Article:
Agenda item

Disabled Facilities Grant (DFG) - Overview


The Strategic Housing Services Manager provided an overview of the Disabled Facilities Grants (DFG). It was noted that these were mandatory grants to support the provision of adaptations to promote independent living within the home, subject to the provisions of the Housing Grants, Construction and Regeneration Act 1996.


It was explained that the Department of Levelling Up, Housing and Communities (DLUHC) provided each local authority in England with a DFG allocation contained within the Better Care Fund paid to the County Council and passported to Local Housing Authorities (including Redditch).


It was explained that the grant was means-tested and there was a robust process followed to arrive at grant allocation decisions, starting with a comprehensive assessment of the applicant’s needs.


It was noted that it was considered good practice to offer a Home Improvement Agency (HIA) service to support a disabled person and their family through the complicated process of carrying out major building works. In Worcestershire a partnership of the 6 Local Housing Authorities and Worcestershire County Council commissioned a HIA referred as the Worcestershire Promoting Independent Living Service and this was provided by Millbrook Health Care under a contract until March 2025.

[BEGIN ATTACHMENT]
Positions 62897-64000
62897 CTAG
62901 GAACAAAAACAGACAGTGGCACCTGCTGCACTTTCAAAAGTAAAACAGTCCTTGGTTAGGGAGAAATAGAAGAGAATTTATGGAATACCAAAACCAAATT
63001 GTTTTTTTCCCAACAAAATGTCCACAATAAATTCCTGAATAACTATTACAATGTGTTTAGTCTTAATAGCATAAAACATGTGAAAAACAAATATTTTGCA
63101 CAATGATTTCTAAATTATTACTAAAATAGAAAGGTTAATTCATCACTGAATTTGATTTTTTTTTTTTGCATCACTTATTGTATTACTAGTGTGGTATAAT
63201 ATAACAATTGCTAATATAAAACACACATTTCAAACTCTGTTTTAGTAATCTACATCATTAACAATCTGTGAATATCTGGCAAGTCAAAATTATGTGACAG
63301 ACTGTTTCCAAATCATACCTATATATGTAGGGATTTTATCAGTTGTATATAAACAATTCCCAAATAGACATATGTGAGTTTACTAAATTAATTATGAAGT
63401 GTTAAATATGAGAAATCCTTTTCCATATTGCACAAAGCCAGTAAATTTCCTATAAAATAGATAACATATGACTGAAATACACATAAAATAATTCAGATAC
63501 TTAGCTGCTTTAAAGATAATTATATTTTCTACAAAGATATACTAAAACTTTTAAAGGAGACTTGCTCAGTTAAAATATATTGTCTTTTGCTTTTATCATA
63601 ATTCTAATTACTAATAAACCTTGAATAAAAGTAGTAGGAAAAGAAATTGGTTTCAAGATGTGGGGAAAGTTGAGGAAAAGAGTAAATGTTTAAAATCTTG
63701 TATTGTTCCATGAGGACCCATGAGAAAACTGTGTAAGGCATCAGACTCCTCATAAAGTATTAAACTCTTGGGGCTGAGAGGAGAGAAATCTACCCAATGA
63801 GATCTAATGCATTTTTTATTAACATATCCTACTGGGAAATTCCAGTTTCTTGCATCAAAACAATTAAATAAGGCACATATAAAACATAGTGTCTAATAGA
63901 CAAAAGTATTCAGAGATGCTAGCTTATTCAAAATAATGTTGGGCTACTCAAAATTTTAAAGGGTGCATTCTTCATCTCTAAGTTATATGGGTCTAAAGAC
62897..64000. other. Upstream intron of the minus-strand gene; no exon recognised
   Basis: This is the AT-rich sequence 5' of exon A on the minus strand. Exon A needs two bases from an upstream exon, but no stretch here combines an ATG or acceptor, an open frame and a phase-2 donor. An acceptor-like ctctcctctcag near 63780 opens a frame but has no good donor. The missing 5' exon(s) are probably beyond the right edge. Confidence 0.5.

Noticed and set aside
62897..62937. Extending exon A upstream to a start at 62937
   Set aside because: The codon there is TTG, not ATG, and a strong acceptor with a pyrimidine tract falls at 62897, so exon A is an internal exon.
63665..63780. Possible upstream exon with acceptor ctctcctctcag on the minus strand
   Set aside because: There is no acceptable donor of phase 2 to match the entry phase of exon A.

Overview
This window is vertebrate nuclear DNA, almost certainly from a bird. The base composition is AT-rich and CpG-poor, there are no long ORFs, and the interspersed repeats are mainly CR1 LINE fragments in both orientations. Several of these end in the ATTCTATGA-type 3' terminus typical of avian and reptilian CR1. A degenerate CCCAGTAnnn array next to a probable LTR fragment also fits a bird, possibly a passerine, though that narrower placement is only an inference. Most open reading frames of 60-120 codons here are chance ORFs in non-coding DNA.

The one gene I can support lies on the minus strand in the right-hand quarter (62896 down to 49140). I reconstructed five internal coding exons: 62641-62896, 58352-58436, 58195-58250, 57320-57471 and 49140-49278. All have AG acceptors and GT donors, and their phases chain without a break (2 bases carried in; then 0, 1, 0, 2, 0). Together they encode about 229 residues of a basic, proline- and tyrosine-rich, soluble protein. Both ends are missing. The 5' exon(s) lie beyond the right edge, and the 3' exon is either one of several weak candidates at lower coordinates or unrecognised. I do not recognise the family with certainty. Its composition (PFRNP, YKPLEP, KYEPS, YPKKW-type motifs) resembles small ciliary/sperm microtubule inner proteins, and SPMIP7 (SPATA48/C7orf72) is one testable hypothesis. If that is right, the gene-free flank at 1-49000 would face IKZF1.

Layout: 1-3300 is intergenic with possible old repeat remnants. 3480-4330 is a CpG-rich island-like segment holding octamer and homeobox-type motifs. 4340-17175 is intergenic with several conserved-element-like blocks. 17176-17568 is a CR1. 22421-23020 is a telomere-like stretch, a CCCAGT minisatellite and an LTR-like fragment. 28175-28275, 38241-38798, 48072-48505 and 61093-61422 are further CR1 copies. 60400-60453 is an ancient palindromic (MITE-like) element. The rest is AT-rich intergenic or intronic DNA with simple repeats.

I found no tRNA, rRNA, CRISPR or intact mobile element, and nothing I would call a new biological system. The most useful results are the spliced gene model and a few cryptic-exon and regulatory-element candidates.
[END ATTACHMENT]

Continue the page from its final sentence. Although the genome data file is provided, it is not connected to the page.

Performance data was provided on the use of DFG in 2022-23, including on the types of building jobs carried out to enable a home adaptation, expenditure on the home adaptations by type, breakdown of the types of recipients of DFG by tenure and breakdown by age. It was noted that over 50 per cent of DFGs were for bathroom and stairlift adaptations.


Following the presentation, Members asked questions regarding the DFG and the following responses were noted:


·       Funds for home adaptations in Council stock (HRA) properties – It was stated that as part of the regulations housing authorities were required to set aside funds within their Housing Revenue Accounts (HRA) capital programme fund for adaptations – this was an equivalent funding to DFGs called Equipment and Adaptations, funded purely from social housing rents. This fund was separate to the general repairs fund in the HRA and could be reviewed internally by the Council as necessary.